- Manuel Vargas, “Revisionism,” in Four Views on Free Will, John Martin Fischer, Robert Kane, Derk Pereboom, and Manuel Vargas, 128 (Blackwell, 2007).
- Randy Alcorn, If God Is Good: Faith in the Midst of Suffering and Evil(Multnomah Books, 2009), 243.
- Mortimer Jerome Adler, How to Think about the Great Ideas: from the Great Books of Western Civilization, ed. Max Weismann (Open Court, 2000), 163.
- Mortimer J. Adler, The Idea of Freedom: A Dialectical Examination of the Idea of Freedom, Vol 1 (Doubleday, 1958).
- Donald K. McKim, Westminster Dictionary of Theological Terms (Westminster John Knox Press, 1996). s.v. “free will.”
- J. D. Douglas, ed., The New Bible Dictionary (Eerdmans, 1962), s.v. “Liberty, Section III. FREE WILL.”
- Joseph P. Free, revised and expanded by Howard Frederic Vos, Archaeology and Bible History (Zondervan, 1992.), 83
- Randy Alcorn, If God Is Good: Faith in the Midst of Suffering and Evil(Multnomah Books, 2009), 243.
- Wayne A. Grudem,Bible Doctrine: Essential Teachings of the Christian Faith, ed. Jeff Purswell (Zondervan, 1999), 151.
- Robert Kane, The Oxford Handbook of Free Will, 10–11.
- Mortimer J. Adler, The Idea of Freedom: A Dialectical Examination of the Idea of Freedom, Vol 1 (Doubleday, 1958), 135.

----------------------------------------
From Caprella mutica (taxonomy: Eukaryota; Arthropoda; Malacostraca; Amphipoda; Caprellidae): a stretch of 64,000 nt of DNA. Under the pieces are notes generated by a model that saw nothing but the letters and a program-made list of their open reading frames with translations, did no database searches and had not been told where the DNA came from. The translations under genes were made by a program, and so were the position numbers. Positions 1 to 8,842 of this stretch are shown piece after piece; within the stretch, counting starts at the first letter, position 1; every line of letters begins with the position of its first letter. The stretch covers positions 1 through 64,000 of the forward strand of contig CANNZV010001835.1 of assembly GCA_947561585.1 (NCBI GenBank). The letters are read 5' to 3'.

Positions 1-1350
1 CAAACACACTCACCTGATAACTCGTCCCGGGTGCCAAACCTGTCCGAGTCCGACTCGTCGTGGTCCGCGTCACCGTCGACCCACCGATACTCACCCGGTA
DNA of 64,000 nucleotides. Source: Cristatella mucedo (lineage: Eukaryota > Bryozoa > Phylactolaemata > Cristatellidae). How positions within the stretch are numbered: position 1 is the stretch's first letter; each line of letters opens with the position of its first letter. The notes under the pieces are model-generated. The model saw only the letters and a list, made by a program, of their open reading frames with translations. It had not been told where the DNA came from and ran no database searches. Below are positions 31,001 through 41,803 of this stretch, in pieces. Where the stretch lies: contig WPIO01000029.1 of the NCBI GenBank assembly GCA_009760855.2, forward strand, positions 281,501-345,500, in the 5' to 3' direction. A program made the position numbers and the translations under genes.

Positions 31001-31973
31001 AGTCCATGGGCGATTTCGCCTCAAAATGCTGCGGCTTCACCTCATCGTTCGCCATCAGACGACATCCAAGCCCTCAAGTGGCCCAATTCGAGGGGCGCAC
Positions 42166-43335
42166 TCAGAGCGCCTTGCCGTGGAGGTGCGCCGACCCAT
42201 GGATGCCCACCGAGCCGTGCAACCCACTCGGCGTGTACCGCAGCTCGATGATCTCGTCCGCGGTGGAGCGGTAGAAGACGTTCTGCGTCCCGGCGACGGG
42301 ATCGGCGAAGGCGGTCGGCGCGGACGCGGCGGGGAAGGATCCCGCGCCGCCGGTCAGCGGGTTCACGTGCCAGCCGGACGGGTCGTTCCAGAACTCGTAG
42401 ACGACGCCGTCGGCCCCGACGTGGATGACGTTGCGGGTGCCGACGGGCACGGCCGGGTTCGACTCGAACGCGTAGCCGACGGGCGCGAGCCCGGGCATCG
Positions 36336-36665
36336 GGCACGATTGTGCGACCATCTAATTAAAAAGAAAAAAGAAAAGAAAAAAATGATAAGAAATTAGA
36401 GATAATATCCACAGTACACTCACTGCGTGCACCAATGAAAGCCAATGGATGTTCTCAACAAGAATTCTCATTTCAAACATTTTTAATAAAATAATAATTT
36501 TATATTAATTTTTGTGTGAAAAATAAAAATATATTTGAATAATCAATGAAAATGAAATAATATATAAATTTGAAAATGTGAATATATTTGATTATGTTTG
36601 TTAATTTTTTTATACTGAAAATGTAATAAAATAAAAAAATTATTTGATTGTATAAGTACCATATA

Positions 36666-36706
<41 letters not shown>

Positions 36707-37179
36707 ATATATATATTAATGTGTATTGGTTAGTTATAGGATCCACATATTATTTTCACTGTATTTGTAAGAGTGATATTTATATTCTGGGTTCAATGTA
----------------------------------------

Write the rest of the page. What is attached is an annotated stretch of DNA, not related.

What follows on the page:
- Douglas, ed., The New Bible Dictionary, s.v. “Liberty, Section III. Free Will.”
- Ted Peters, Sin: Radical Evil in Soul and Society (Eerdmans, 1994), 8.
- F. F. Bruce, The Gospel of John (Eerdmans, ), 197.
- Gary M. Burge, “Gospel of John,” in The Bible Knowledge Background Commentary: John’s Gospel, Hebrews-Revelation, ed. Craig A. Evans, (David C. Cook, 2005), 88.
- Strong’s Greek Dictionary translates ontós as “really” or “truly.”
- Leon Morris, The Gospel According to John (Eerdmans, 1995), 406.
- Baker’s Evangelical Dictionary of Biblical Theology, s.v. “Freedom.”
- Douglas, ed., The New Bible Dictionary, s.v. “Liberty, Section III. FREE WILL.”
- Douglas J. Moo, The Epistle to the Romans (Eerdmans, 1996), 399, 402.
- Ronald F. Youngblood, F. F. Bruce, R. K. Harrison, eds., Nelson’s Student Bible Dictionary: A Complete Guide to Understanding the World of the Bible (Thomas Nelson, 2005), s.v. “Fall, The.”